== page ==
December 12th, 2022
3 festive lessons Charles Dickens’s A Christmas Carol can teach business owners during hard times
As we approach the end of 2022, both you and your clients might be reflecting on the challenges and opportunities this year has presented.
Indeed, people from all walks of life have found 2022 financially challenging. What’s more, if you or your clients own a business, you could have felt doubly hit by the effects of rising interest and inflation.
Now the festive season is here, the cost of living crisis could dampen some of your clients’ spirits as they continue to grapple with the effects of the economy on their businesses. Nevertheless, there is wisdom to be found in the Christmas period – sometimes from sources you wouldn’t expect.
Charles Dickens’ A Christmas Carol is a tale known to many, telling of a miserly old business owner, Ebenezer Scrooge, and his journey of self-discovery over the course of Christmas Eve night.
This story isn’t just for entertainment – there are valuable lessons to be extracted from Dickens’ famous story.
So, here’s what A Christmas Carol could teach your business owner clients during hard times.
1. Generosity doesn’t always equal loss
One of the most notorious personality traits of Dickens’ unforgiving protagonist is his lack of generosity. Scrooge is described as a “squeezing, wrenching, grasping, scraping, covetous old sinner” who lives alone, “as solitary as an oyster”.
In the first stage of the book, Scrooge is asked by some charitable workers to give money for the homeless. He replies: “Are there no prisons?”, implying he has no sympathy for those less fortunate than himself.
As business owners, your clients might have become tempted to be as cost-conscious as Scrooge this year. With Corporation Tax set to rise for many businesses in April 2023, and the cost of living crisis having an impact on overheads, they could find themselves being less and less generous as time goes on.
But in actual fact, as Scrooge learns later on, generosity does not always equal loss.
For instance, exchanging a portion of take-home pay for increased tax-efficient pension contributions, a company car, or a childcare benefit could mean your business owner clients pay fewer National Insurance contributions (NICs) on their employees’ salaries. This is known as “salary exchange” and can be offered as part of a generous remuneration package.
Similarly, charitable donations can make a business more tax-efficient. Donations are often considered “expenses” and may be deductible from a company owner’s Corporation Tax bill.
So, this Christmas, your clients could take a leaf out of Dickens’s book and learn that generosity can benefit everyone – even in a cost of living crisis.
2. Being a “human” business owner will get you far
As time goes on, it has become unfashionable to run your business like a tyrant.
This fact is lost on Ebenezer Scrooge, who wishes to force his employee Bob Cratchit to work through Christmas Day – until Cratchit begs for just one day off to celebrate with his family, which Scrooge begrudgingly grants.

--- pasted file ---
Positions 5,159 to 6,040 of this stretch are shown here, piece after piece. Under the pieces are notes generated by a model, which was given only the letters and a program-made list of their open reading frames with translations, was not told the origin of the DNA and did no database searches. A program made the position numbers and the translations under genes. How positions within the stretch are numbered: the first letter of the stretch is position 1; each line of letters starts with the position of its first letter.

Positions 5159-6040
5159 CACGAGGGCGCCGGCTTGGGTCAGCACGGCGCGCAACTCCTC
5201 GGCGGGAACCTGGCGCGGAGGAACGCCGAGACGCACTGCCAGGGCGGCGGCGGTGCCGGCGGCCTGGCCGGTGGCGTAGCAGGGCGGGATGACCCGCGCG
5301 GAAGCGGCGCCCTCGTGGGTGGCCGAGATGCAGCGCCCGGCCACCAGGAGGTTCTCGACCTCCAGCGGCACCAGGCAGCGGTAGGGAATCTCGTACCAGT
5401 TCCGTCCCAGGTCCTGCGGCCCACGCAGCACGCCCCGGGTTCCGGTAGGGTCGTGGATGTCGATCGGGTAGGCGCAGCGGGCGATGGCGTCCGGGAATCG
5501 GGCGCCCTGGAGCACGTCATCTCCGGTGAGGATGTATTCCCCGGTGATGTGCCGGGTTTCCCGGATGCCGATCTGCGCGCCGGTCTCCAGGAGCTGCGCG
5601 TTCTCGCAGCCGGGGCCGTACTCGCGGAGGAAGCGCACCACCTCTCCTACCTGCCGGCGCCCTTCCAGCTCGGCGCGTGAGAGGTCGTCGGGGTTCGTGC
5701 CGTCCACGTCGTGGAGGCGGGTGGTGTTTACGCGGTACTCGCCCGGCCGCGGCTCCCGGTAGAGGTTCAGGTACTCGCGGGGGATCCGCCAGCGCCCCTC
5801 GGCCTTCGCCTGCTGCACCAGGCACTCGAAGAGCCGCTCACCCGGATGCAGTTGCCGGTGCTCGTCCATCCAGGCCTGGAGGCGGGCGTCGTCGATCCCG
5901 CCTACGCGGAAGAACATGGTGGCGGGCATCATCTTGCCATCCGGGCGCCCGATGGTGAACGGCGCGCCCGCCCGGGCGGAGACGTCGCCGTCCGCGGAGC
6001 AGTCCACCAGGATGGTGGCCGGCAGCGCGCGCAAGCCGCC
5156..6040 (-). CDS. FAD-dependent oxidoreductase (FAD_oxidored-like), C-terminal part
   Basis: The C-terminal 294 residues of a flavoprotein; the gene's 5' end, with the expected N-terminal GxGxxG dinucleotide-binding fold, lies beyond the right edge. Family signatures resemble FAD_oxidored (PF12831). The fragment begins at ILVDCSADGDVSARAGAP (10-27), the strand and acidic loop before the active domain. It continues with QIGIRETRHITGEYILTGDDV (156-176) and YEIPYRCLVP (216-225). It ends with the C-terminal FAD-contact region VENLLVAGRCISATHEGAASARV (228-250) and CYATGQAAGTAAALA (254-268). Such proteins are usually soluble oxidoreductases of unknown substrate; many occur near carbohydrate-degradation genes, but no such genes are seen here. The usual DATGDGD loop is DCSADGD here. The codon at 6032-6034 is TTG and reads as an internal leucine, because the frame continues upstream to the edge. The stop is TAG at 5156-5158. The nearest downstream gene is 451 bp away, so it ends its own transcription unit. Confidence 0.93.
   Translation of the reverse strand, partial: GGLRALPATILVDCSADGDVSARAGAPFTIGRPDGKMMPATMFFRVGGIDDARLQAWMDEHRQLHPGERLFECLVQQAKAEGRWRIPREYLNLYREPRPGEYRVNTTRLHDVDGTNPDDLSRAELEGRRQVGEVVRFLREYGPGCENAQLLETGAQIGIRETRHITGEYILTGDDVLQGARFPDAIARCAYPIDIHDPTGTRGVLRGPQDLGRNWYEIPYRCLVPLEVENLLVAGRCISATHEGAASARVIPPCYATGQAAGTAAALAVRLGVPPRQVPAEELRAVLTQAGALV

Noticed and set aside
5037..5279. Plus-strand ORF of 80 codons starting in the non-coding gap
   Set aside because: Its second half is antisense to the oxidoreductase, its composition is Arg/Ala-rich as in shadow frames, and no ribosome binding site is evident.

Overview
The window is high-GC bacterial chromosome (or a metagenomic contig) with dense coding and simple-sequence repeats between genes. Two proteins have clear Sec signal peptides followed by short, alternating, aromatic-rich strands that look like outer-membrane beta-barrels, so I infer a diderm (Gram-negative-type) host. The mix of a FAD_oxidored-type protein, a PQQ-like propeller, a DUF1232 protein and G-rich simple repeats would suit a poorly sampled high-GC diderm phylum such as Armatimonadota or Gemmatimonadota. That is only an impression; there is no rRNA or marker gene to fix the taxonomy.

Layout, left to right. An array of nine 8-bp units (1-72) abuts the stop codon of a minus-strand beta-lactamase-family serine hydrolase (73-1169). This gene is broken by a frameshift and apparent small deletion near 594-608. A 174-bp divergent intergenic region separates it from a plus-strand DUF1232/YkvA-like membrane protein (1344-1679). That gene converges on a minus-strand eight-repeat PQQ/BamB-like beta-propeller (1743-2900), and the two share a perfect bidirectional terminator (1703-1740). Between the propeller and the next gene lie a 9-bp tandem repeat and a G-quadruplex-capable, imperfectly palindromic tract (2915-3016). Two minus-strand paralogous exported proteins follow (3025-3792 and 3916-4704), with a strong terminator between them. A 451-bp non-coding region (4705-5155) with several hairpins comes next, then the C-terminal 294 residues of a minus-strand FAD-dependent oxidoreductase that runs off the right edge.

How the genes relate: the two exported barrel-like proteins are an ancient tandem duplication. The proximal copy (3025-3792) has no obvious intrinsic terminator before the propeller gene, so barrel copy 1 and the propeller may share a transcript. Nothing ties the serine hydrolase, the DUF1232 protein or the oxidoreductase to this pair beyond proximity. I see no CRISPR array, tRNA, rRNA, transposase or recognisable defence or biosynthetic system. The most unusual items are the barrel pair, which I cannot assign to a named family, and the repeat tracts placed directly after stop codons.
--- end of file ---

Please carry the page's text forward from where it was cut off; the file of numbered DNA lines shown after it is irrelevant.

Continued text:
In this day and age, the proof is in the statistics: research published by Aviva confirms that in a post-pandemic world, work-life balance has overtaken salary as an employee priority for the first time.
What’s more, Zurich research has found that by 2025, Generation Z (those born between 1997 and 2012) will make up 27% of the workforce. As the younger generations begin entering your clients’ businesses, becoming a “modern business owner” will be all the more important.
In A Christmas Carol, Scrooge learns this the hard way. When he’s taken by the Ghost of Christmas Present to look in at Bob Cratchit’s window, he hears himself described as an “odious, stingy, unfeeling man”.
In today’s world, being this wretchedly unpopular could land your clients in hot water.
So, as Scrooge does, it’s important for your clients to work on their soft skills, creating an approachable, honest atmosphere where everyone feels comfortable.
3. It’s never too late to change your mindset
After having his past, present and future misgivings revealed to him by the three spirits, Scrooge realises the error of his ways. On Christmas morning, he declares “the spirits of all three ghosts shall strive within me. I shall not shut out the lessons that they teach!”.
By this stage in his life, Scrooge is close to the end of his career. This could prove a valuable lesson for your clients: if they have grappled with the issues discussed here throughout their lives, it is never too late to change their mindset or their ways.
Plus, working with a financial planner could help your business owner clients gain invaluable peace of mind in the coming years and help them form healthy financial habits.
We understand how difficult times have been for entrepreneurs, and are here to provide guidance that could help reduce their financial stress, embracing generosity and warmth over the festive season.
Get in touch
We can help your business owner clients manage their finances – even the Scrooges! For trustworthy guidance this festive season and beyond, email firstname.lastname@example.org or call 01905 619 100.
This article is no substitute for financial advice and should not be treated as such. To determine the best course of action for your individual circumstances, please contact us.
This article is for information only. Please do not act based on anything you might read in this article. All contents are based on our understanding of HMRC legislation, which is subject to change.